For over eight years now, I’ve been toiling and carving my way through a beast of a manuscript titled Dark Horizons – originally titled Crystal City. At least, Dark Horizons is the title of this project for the moment. I’m sure it’ll change at some point before publication, only because everything else about this manuscript has changed in the last eight years.
Dark Horizons is the third installment in my Expired Reality series. The series itself has gone through drastic changes of its own over the years – the most noticeably with the shift in genre from young adult to edgy Christian speculative fiction. But Dark Horizons has seen the majority of the changes because drafts of this book were written up before my genre change and after, and I have yet another draft rewrite to do before I am satisfied with where this series is going.
I think the third book in any series can be a difficult challenge, especially if the series itself is planned to run a dozen or so installments. The first book of any series sets up characters and plot. The second book goes into the plot a bit more and even digs a little deeper into the characters. By the third book, you’re pretty much building a rudder by which the rest of the series is going to move with. Dark Horizons is a crucial volume in my Expired Reality series, and because of that I am taking many pains to make sure it’s a phenomenal piece of fiction that lines up with the tone and storylines I am trying to establish for the ER series as a whole.
And that tone is a dark one. Whereas my Black Earth series is somewhat dark and gloomy, there was an overall feeling of redemption by the time the series came to its end with the fourth book, Exodus. But seeing how Dark Horizons is set to be the third novel in a 12 + book series, I have to have the redemptive moments and the moments of victory come fewer and farther between.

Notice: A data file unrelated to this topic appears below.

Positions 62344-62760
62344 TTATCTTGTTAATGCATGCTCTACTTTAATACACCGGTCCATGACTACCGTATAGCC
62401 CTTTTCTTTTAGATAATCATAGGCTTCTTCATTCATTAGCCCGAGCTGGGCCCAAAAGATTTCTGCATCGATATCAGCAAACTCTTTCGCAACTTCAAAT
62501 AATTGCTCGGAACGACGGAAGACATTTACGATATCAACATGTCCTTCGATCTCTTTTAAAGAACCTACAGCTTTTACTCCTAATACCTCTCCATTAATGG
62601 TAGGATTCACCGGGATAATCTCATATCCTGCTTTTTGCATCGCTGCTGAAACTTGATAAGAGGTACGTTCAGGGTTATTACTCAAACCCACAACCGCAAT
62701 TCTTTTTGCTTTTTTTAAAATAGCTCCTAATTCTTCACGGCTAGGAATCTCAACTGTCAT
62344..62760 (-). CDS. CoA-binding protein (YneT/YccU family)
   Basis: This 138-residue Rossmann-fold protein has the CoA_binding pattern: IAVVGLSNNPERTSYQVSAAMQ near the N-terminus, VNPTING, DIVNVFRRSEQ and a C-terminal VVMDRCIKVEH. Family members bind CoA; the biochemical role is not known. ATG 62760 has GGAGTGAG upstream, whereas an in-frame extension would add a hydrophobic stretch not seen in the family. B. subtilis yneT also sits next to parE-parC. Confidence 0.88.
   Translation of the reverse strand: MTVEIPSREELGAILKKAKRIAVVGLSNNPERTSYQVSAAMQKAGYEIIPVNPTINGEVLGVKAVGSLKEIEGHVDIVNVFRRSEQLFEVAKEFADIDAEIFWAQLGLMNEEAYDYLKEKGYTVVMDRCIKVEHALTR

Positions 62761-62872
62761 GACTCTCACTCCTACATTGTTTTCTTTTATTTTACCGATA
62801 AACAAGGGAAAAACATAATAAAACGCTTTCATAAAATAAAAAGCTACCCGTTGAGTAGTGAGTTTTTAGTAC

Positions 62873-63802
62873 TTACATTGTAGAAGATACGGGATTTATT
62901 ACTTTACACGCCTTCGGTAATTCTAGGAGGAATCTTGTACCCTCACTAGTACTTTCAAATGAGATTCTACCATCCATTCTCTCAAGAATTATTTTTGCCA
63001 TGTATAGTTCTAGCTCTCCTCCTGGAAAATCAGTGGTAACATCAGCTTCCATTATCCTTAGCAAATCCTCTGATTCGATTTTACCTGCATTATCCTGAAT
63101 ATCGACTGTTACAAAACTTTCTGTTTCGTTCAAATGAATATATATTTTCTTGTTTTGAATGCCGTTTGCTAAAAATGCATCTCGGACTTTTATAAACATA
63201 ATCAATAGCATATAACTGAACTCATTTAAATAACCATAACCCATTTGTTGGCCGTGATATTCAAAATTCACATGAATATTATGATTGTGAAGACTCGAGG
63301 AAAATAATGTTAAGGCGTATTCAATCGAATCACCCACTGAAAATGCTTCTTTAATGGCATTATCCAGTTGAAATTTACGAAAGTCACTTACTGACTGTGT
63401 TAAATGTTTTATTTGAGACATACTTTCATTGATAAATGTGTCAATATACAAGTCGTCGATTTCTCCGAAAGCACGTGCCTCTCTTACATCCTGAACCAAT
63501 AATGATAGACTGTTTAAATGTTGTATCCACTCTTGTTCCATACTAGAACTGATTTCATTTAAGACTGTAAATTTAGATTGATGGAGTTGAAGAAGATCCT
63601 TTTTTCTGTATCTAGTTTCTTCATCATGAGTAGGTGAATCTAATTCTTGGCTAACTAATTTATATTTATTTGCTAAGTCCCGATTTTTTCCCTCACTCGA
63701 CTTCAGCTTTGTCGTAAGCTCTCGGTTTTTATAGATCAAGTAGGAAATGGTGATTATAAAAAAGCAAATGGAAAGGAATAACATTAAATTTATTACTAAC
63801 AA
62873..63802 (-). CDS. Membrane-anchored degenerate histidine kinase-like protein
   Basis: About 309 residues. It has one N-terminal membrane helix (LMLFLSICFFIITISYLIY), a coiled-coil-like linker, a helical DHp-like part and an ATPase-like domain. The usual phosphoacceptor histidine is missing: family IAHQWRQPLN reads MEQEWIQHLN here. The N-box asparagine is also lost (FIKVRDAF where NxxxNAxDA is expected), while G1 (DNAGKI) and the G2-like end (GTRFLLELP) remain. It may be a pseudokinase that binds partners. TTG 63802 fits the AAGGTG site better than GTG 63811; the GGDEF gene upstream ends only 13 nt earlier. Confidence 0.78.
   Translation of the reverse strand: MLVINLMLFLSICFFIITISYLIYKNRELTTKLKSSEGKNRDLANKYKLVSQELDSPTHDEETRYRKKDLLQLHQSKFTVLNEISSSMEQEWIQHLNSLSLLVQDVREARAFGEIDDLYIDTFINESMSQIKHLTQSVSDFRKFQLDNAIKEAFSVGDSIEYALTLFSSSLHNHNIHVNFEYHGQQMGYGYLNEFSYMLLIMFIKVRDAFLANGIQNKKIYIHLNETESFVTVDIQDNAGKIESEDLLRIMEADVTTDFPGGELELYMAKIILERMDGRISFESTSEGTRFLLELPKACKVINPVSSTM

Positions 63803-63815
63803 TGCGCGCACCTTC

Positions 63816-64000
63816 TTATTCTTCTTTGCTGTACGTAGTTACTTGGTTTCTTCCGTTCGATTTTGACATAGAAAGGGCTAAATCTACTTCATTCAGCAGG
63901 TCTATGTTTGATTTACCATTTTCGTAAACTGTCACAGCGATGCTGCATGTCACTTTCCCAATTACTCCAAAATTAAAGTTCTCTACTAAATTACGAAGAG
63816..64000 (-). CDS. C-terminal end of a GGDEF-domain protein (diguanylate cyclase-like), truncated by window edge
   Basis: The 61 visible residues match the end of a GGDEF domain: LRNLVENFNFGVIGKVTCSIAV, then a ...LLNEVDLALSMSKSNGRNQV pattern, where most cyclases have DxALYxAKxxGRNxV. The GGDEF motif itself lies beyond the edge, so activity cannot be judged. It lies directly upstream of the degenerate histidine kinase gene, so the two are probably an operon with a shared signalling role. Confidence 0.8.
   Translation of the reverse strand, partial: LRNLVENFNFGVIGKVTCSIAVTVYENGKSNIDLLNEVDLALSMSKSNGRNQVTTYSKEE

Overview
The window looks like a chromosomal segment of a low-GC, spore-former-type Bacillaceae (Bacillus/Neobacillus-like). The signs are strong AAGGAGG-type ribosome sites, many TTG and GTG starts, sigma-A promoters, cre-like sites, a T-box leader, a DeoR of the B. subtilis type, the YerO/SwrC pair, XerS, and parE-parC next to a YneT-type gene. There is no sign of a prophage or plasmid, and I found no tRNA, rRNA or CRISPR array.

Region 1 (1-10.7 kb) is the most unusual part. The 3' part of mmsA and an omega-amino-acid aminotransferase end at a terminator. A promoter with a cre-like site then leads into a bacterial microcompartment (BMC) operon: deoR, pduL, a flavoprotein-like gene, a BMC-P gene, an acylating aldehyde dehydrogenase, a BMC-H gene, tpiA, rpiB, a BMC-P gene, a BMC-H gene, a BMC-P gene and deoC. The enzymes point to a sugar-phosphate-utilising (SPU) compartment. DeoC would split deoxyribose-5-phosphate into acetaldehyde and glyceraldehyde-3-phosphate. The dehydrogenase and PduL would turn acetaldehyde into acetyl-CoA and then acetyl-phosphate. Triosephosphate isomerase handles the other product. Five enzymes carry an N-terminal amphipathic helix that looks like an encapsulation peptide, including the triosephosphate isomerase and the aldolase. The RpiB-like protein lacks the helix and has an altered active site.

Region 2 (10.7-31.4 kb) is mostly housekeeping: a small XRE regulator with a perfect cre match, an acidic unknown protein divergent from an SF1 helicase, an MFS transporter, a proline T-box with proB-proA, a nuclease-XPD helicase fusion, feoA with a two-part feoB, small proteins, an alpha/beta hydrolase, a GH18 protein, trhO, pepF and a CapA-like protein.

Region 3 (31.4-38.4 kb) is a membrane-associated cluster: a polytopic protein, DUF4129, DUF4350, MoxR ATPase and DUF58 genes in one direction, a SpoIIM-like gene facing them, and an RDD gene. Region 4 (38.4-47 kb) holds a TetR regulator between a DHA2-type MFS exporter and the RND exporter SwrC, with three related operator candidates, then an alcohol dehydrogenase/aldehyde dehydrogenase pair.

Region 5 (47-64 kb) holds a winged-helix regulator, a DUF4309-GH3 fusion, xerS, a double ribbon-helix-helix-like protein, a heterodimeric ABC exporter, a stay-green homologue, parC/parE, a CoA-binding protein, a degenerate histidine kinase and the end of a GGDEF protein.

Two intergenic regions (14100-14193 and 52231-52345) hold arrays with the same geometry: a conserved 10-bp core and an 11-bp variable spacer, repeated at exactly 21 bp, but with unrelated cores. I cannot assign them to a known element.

With the second book in the series – Lost Birth – ending on a low point, Dark Horizons opens up with the main character, David Corbin, wallowing in sorrow. His character is one I have worked years and years to refine, and I think I’m finally catching my stride with him, especially with the opportunities Dark Horizons will give me to add some more dimension to him. Whereas he started out the series in Endangered Memories as a washed up, unemployed hero, Lost Birth, the second novel in the series, saw him as a man on fire who was ready to risk everything to save the love of his life. After the death of someone very close to him at the end of Lost Birth, Dark Horizons will open up with David in the darkest place (metaphorically) he has ever known. This darkness will be used to flesh out much of his character and show him as not just a hero, but also an anti-hero of sorts.
Some of the anti-hero came out in Lost Birth when David attempted to take an innocent girl hostage to escape the police, and he ended up getting her shot. The incident opened up the doors for where Dark Horizons is going to take David – on the run from police, on a course to save the world.
I am really excited to reach the day when this manuscript – in it’s polished form – can finally see the light of day. Before that can happen though, I have to continue my epic struggle with this beast and get it under control.